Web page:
VICTORIA— The BC government’s 2023 Budget includes provisions to increase student financial assistance, but without significant and sustained funding increases to post-secondary institutions, post-secondary education will remain out of reach for BC students and their families. In Budget 2023, the provincial operating grant is increasing 5%, which is less than this year’s inflation and ultimately a reduction in funding to institutions. The government has announced a $480 million-dollar three-year investment for the Future Skills Plan, with more details being released in Spring 2023.
“Increasing the amount of student debt someone can take on is not the solution to the skills shortage crisis we’re seeing in our province,” said Melissa Chirino, Chairperson of the BC Federation of Students. “We hope the Future Skills Plan will fix the funding model and increase funding for post-secondary institutions so that barriers for learners can be reduced.”
The cost of education has increased significantly over 20 years and it’s more than just the cost of tuition fees. Students struggle with the increased cost of living and the challenge of finding affordable housing. In the 2000-01 academic year, tuition fees collected by institutions were only 34% when compared to the funding provided by the province to institutions through operating grants; in 2020-21 tuition fees were 95% compared to the funding provided by operating grants. The increasing cost of providing post-secondary education has been unfairly downloaded on students and their families, and is disproportionately reliant on international student fees.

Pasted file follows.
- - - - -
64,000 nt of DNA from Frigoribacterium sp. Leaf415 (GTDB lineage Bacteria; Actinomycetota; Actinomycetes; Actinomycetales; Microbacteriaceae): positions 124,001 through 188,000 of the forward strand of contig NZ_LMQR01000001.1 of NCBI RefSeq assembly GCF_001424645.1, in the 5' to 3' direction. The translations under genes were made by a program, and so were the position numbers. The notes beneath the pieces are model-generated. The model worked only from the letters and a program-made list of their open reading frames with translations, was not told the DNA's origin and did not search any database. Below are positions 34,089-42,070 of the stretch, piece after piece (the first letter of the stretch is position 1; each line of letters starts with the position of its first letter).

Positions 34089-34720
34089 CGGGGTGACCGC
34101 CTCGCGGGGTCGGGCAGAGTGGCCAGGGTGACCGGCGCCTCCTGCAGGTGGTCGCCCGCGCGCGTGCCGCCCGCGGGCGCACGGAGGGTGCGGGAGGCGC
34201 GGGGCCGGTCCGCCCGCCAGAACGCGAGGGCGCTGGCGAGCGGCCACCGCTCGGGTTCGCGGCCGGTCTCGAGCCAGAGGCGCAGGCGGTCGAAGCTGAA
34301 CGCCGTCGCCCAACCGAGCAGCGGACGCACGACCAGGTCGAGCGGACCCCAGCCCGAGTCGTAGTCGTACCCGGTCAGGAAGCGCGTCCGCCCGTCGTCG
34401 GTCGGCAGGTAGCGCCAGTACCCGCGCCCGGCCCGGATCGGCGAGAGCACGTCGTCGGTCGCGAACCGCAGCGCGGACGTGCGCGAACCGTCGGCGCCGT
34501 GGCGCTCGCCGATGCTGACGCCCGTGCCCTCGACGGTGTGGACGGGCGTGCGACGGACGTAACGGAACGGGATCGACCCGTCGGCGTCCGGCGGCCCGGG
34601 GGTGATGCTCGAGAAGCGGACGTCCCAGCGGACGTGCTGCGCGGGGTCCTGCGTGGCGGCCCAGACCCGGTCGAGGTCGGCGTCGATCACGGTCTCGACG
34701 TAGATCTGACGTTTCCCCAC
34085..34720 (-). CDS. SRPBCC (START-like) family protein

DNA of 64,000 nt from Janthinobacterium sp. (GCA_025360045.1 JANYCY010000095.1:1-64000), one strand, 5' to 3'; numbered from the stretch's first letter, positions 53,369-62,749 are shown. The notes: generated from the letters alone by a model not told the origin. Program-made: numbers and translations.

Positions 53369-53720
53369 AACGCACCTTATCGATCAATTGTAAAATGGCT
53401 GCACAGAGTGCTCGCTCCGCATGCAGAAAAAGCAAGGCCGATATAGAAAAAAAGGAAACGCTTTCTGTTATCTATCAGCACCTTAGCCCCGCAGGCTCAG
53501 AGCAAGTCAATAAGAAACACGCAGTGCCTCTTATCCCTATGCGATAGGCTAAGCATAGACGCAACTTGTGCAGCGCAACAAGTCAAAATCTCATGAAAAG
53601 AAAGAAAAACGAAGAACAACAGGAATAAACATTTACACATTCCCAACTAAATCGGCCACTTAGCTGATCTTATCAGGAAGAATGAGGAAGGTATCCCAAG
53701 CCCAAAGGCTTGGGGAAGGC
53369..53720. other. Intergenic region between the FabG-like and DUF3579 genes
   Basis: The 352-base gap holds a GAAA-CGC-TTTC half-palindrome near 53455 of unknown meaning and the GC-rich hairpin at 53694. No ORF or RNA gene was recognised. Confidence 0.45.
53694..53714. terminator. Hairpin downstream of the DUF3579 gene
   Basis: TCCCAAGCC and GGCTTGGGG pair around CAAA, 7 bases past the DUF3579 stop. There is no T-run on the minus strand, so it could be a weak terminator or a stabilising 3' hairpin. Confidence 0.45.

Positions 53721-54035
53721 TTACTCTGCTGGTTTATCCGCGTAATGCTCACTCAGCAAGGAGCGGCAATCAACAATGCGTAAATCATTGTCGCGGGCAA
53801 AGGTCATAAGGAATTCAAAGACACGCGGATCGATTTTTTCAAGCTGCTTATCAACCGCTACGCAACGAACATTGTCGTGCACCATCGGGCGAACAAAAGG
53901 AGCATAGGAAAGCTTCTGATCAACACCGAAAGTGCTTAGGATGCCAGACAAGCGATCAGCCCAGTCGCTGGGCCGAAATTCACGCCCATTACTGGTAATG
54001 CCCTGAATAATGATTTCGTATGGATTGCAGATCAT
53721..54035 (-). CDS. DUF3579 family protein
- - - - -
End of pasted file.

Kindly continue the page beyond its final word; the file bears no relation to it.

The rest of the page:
“BC needs more nurses, early childhood educators, doctors, and skilled trades people,” said Chirino. “We will only achieve this as a province if we invest in young people and reduce all barriers to post-secondary education. We need to do better.”
The Minister of Finance Katrine Conroy stated that government is forecasting over a million job openings over the next decade and over 80% of jobs will require some level of post-secondary education. Reducing the up-front cost and burden on students and their family is the only proven method of increasing enrollment and supporting student success. Institutions around the province are struggling to keep up with developing educational programming, having sustainable wages for faculty and staff, and offering wrap around supports for students. Public funding has not been consistent over the last 20 years and students and British Columbians are paying the price.
Do you like this page?